We're almost at the end of our first Autumn month and we're getting a few squally patches of rain coming over the hills today. In between these occasional patches, there's been a very light drizzle since very early this morning. It's still wet season here, but this is the first bit of rain we've had since about mid-February. It's not heavy enough to soak very far into the ground here, but it's refreshing. All in all, the 2013-2014 wet season has been a bit of a disappointment. There are predictions for more rain over this coming weekend, so we'll wait and see what eventuates.
March is the first month of Autumn here, but you will not see leaves changing colour on loads of leaves falling off the tree. Most of the trees around here are evergreen, or semi-deciduous, but those that do drop leaves will do it primarily during our dry season.
One tree that does show some change of colour at this time of the year though, is my Koelreuteria or Chinese Rain Tree.
The Koelreuteria formosana has been blooming for a couple of weeks now. Clusters of small yellow flowers grow from the ends of the branches first,
and these form a 3-sided papery seed pod which starts out a pretty creamy-pink colour
which then turns to rose-pink, and gradually to brown as it dies off.
This tree is on the environmental weeds alerts list, but my neighbours and I have been keeping a look out for any little seedlings popping up ever since my tree started blooming just three years ago. This poor specimen is planted in a spot with the poorest soil and in one of the driest spots on the property. It's grown around about 3 metres since we moved in here, 13 years ago, which I think must be a record for the slowest growth ever for this particular tree.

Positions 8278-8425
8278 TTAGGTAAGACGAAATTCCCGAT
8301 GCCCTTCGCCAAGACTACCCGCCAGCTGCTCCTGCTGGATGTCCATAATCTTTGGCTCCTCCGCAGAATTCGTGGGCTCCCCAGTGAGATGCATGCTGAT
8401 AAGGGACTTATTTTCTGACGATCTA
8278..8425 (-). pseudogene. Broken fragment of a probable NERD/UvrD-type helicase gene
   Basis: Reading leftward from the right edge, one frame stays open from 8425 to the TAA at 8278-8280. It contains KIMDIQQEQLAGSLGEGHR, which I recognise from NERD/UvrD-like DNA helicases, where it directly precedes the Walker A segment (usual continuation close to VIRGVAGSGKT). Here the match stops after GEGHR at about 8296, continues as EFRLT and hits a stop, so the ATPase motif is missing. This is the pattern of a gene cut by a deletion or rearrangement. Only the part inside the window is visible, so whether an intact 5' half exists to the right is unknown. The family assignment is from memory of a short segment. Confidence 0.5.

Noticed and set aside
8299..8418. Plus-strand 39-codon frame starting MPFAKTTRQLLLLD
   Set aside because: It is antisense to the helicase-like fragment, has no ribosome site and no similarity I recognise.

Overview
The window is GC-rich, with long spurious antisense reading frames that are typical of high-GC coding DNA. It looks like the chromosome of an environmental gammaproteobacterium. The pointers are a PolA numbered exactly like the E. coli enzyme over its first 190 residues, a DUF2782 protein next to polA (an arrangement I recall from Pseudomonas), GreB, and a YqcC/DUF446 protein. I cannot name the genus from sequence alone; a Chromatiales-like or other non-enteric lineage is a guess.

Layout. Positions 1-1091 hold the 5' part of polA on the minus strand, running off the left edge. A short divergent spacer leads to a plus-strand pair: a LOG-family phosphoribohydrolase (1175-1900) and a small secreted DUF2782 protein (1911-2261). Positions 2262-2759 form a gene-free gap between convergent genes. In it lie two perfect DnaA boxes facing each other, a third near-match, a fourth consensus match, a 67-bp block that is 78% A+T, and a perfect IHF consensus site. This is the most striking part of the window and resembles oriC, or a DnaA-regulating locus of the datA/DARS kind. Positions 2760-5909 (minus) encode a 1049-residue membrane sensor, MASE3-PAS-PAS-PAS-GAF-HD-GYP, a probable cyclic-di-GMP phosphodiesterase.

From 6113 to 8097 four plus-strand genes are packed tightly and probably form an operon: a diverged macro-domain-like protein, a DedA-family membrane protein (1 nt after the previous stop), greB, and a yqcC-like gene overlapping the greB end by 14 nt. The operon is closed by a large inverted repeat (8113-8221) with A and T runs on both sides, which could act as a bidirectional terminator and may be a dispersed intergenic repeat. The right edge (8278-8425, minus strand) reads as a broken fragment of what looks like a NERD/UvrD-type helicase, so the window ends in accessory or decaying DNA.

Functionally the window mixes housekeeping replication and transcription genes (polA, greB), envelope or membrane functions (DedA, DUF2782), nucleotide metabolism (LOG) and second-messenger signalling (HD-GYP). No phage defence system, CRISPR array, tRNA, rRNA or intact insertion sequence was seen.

One tree that is usually covered in blooms by this time of the year is the Lagerstroemia speciosa, or Queen's Myrtle. I have three growing on the property but they're all a little behind the blooming schedule this year. Two of them have a couple of blooms appearing, but that's it so far.
As I wander around my place there are a few flowers to be seen.
our native Cordyline cannifolia or Palm Lily
Coleus and unknown Salvia
Thunbergia erecta 'Tru Blu'
Pennisetum advena 'Rubrum'
Streptocarpus caulescens or Nodding Violet
my unknown Dendrobium ... I think it's a Dendrobium bigibbum (such an unfortunate name!)
Plectranthus 'Mona Lavender'
Coleus and Impatiens walleriana
Justicia carnea and Impatiens walleriana
and the Jasminum officinale is still filling the air with its fabulous sweet perfume.
Out in the bushland, the Acacia has begun its blooming cycle.
I'm not sure which Acacia it is, but I do so love those golden puffs scattered all along the branches.
I'm joining Tootsie for her Fertilizer Friday / Flaunt Your Flowers meme.